Throwing stuff at the internet to see what sticks
Monday, November 02, 2009 Cheap Flick
This is kind of embarrassing to admit, but I entered the Project Greenlight contest years ago. Not once, not twice, but three times. As you may or may not recall, the goal was to write a screenplay that could be produced for a million dollars or less. Back then I didn't understand how such a thing was even possible. But having recently seen Paranormal Activity, I've been thinking about how big movies with a five-figure budget come about, and what I know now that I didn't know then.
Make people multitask. Professional camera operators are expensive. Professional movie actors are even more expensive. Even an amateur actor and an amateur camera operator can eat up a small production budget in a hurry. But if you can make one guy be both the leading man and the cinematographer, you've more than slashed your budget; you've disemboweled it. And it's not like you're asking anyone to do anything you wouldn't do, because if you're directing a movie like this, you're probably also the producer, editor, writer, and caterer.
Have a small, no-name cast. Paranormal Activity and its spiritual predecessor, The Blair Witch Project, each had a total cast of about four or five people. Even their characters were no names; they had to go by their real names on camera. I don't know how that saves money, but obviously it does. I may have even read somewhere that this was how they were able to afford some additional special effects in Being John Malkovich.
Don't show anything. Obviously everyone knows that crashes and explosions are expensive, and even the cheapest CGI gets spendy when Geek Squad charges by the hour. But you'd be surprised at the kind of other things that can run up the tab. Any kind of violence whatsoever, for instance. Which is why neither The Blair Witch Project nor Paranormal Activity ever let us see any actual killing. Even Kevin Smith's Clerks, which I think came in at about $17,000 despite breaking most of these other rules, abandoned the original ending in which Dante gets shot in a random hold-up. Sure, he filmed it, because I've seen it, but actually distributing it with the original release would have somehow cost an extra half-million.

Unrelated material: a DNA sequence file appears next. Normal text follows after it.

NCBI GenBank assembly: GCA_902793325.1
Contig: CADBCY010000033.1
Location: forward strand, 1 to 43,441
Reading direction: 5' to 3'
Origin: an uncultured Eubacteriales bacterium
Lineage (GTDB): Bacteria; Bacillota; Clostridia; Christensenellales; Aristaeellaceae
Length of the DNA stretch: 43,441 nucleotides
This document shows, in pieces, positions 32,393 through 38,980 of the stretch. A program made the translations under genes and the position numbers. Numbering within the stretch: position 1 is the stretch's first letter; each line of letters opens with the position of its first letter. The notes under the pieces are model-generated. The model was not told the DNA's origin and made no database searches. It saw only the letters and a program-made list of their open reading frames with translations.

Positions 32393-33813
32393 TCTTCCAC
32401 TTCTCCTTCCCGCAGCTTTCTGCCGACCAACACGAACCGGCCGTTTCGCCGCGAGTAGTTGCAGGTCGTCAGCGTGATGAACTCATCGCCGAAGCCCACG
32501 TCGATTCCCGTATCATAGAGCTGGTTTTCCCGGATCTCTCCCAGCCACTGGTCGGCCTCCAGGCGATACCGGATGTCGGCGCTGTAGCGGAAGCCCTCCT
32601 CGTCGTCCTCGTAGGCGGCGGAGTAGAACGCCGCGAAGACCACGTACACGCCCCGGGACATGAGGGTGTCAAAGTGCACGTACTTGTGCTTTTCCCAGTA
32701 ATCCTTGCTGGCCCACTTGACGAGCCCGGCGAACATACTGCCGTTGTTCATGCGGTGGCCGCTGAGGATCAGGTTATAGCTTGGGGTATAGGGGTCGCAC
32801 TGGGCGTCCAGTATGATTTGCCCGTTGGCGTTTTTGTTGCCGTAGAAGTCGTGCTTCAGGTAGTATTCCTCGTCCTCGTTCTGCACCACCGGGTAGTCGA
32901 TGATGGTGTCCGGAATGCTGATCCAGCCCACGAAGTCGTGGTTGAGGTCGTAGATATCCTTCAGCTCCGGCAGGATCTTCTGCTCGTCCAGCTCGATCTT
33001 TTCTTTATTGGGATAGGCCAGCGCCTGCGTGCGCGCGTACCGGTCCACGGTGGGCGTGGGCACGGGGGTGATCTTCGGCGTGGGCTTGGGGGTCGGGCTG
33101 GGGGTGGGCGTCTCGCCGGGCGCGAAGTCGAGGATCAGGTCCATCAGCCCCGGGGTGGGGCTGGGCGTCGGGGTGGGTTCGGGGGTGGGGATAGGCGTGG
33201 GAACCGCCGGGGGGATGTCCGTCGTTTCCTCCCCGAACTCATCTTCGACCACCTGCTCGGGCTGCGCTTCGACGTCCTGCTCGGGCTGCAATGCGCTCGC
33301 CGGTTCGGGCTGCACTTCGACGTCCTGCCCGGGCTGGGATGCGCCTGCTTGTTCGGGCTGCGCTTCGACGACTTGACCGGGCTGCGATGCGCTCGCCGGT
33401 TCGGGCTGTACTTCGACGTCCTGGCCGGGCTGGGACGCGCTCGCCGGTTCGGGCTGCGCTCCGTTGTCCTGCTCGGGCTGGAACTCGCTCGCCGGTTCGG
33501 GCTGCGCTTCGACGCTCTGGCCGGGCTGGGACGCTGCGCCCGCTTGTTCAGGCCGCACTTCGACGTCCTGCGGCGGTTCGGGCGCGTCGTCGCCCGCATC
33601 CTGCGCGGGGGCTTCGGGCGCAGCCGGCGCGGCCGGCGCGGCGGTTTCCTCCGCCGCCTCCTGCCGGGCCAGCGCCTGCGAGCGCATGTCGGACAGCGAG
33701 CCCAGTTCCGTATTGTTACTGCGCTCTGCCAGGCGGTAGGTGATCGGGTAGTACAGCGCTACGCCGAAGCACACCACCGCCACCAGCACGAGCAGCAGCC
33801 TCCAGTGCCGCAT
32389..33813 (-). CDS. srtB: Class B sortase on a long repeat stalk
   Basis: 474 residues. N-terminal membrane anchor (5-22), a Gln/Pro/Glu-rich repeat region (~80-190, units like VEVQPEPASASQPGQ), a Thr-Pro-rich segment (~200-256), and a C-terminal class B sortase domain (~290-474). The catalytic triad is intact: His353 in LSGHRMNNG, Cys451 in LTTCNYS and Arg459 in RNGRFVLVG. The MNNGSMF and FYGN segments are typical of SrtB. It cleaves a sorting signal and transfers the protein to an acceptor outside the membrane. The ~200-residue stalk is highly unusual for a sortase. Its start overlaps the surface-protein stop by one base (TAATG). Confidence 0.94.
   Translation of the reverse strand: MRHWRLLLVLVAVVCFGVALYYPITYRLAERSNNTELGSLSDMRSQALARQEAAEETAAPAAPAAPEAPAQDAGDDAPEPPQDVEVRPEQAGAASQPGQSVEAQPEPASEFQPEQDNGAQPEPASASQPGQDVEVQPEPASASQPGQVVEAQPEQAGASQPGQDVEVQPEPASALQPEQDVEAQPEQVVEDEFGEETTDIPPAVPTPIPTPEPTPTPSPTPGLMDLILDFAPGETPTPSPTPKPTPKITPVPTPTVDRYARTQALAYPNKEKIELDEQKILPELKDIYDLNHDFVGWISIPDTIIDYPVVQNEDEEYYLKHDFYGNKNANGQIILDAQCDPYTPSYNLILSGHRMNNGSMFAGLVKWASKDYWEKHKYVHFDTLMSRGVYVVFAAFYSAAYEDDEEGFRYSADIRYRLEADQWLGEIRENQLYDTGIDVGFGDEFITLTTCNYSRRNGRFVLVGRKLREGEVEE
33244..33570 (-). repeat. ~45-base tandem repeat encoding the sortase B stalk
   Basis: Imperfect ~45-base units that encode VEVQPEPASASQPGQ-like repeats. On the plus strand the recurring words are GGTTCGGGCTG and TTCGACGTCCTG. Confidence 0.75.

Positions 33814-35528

Shoot in sequence. Most big productions shoot out of sequence, to make the most of the availability of actors and locations. If the movie has an aircraft carrier at the beginning and at the end, they film the beginning and the end at the same time rather than renting the U.S.S. Abraham Lincoln twice and doubling the chances of losing their security deposits. But word has it that both Blair Witch and Paranormal Activity were shot in sequence, and that couldn't have run up the tab too much. Although maybe if they'd "saved money" the way the big studios do, they would have cost six figures instead of five.
Minimal locations. Blair Witch just went out into the woods to shoot, and I'm sure the production didn't cover nearly as much ground as the characters did, if you know what I mean. Paranormal Activity didn't even go that far, trapping the cast inside the director's house as though the camera were plugged into the wall. Sources disagree on whether the final budget for the film was $10,000 or $15,000, but either way I'm sure most of that went into renovating the house.
So the issue then is how to translate these lessons to other genres. I've been brainstorming cheap screenplays all week, and now I just have to decide whether my next project will be a romantic comedy without kissing, a spy movie cobbled together from security camera footage, or a Western shot by the side of a freeway, or an historical epic that's about people who have the same names as my friends. I'll keep you posted. posted by M. Giant 8:41 PM 1 comments
You are correct about clerks. Did most of it using credit cards and filmed in the store he worked at. I'm a bit of a Kevin Smith nerd....Ok Ok a huge nerd for him